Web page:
Read the package, and this is what you'll most likely see when shopping for coffee beans - 100% Arabica. You might even have seen an ad somewhere that boasts about how a particular brand's coffee is made solely from Arabica beans. What are Arabica beans? What makes them a viable selling point for manufacturers? Let's find out.
Arabica coffee was discovered in Ethiopia in the 7th century. The raw beans were crushed by the Oromo tribe, then consumed with lard to give them long bursts of energy.
Upon its discovery by the Arabs, the beans were roasted in order to preserve them longer. Later on, the Arabs started to make beverages out of roasted beans. They quickly noticed the positive effects this beverage brought on worker productivity. Thus, the beverage we all know and love today was born - Arabian coffee, a.k.a. Arabica.
Now that we know where this kind of coffee started, let's dig deeper and unmask what Arabica coffee is all about.
The Law of Supply and Demand is always at work when it comes to Arabica beans. If demand is high and supply is low, then the price goes up, and vice versa. It's basic Economics.
The reason why Arabica beans can demand a higher price than say, Robusta coffee is because they are much harder to grow. As a result, the beans are more difficult to produce in large quantities. To put the supply and demand situation of coffee in context, here's a tidbit from the International Coffee Organization:
1.4 billion cups of coffee are consumed around the world each day, and there are only a handful of coffee growers, let alone Arabica coffee growers.
Let's look at the factors that make Arabica coffee special:
The Arabica plant doesn't grow like weeds that can thrive in extreme conditions. In fact, Arabica can only flourish in areas that can sustain a temperature range of 15-24 degrees Celsius (59-75 F). This type of environment can normally be found in sub-tropical regions, such as Brazil, Colombia, Vietnam, and Ethiopia.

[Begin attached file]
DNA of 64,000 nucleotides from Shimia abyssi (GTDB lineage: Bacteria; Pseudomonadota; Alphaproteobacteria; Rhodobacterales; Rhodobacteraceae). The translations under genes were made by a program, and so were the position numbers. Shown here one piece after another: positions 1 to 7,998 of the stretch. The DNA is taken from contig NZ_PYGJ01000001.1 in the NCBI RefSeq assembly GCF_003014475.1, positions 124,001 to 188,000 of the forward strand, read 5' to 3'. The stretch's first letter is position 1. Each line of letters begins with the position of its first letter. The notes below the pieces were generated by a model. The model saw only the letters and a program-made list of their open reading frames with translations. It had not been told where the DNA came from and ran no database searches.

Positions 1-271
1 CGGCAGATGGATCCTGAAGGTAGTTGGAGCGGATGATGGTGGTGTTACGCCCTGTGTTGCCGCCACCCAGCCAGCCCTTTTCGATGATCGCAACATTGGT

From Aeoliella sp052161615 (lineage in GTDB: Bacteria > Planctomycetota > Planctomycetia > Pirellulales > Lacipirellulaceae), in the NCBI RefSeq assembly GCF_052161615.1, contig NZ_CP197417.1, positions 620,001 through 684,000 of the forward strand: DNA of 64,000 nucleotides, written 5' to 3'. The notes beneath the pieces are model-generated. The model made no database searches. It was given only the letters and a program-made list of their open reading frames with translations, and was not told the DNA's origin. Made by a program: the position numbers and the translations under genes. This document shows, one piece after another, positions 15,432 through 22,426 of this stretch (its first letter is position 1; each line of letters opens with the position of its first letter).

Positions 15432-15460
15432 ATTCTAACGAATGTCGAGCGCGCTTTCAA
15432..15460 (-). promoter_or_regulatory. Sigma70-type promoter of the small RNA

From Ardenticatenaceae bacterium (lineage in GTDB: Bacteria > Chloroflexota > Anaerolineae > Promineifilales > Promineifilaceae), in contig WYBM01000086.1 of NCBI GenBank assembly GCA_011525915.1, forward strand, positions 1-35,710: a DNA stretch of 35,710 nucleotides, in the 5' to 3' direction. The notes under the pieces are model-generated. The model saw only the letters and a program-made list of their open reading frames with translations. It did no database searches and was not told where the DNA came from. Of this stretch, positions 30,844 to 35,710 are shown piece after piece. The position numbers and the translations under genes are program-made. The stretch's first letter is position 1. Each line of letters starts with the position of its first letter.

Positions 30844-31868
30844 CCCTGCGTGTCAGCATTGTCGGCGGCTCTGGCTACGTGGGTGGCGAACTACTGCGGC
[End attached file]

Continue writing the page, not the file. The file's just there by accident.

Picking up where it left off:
In addition, the plant must be grown in areas of higher elevation, with heights ranging from 800 to 2,200 meters above sea level. Coffee tends to have a more complex flavor profile and better acidity when cultivated in higher elevations.
Other coffee varieties, like Robusta normally takes 2-3 years to reach maturity. On the contrary, Arabica requires 5-7 years to mature. That's about two harvests for Robusta and only one for Arabica. This means that production is slower for Arabica coffee beans.
Self-pollination refers to the process in which plants transfer pollen to another plant of the same kind. This process allows the beans to have a consistent flavor. Because there is a small possibility of mutation involved, the quality is consistent all throughout. However, it also means less resistance to a changing environment.
Arabica coffee is more popular because it contains more sugar than Robusta. It also contains about 60% more lipids - the stuff that gives the coffee a fuller and richer flavor. Moreover, Arabica coffee beans are generally less bitter. The combination of these characteristics is the reason why demand for Arabica coffee is high.
Arabica beans have a lower caffeine content. Although many coffee drinkers want more caffeine in their coffee, the taste of Arabica carries more weight and is generally preferred. Low caffeine is also appealing to those who are concerned about the negative side effects of excessive coffee consumption.
Moreover, caffeine plays a vital role in the ability of coffee to survive. It helps ward off pests and other insects that feed off of the coffee berries.
After answering the question, What are Arabica beans?, you might be asking what to buy. Listed below are five 100% Arabica choices to get you started: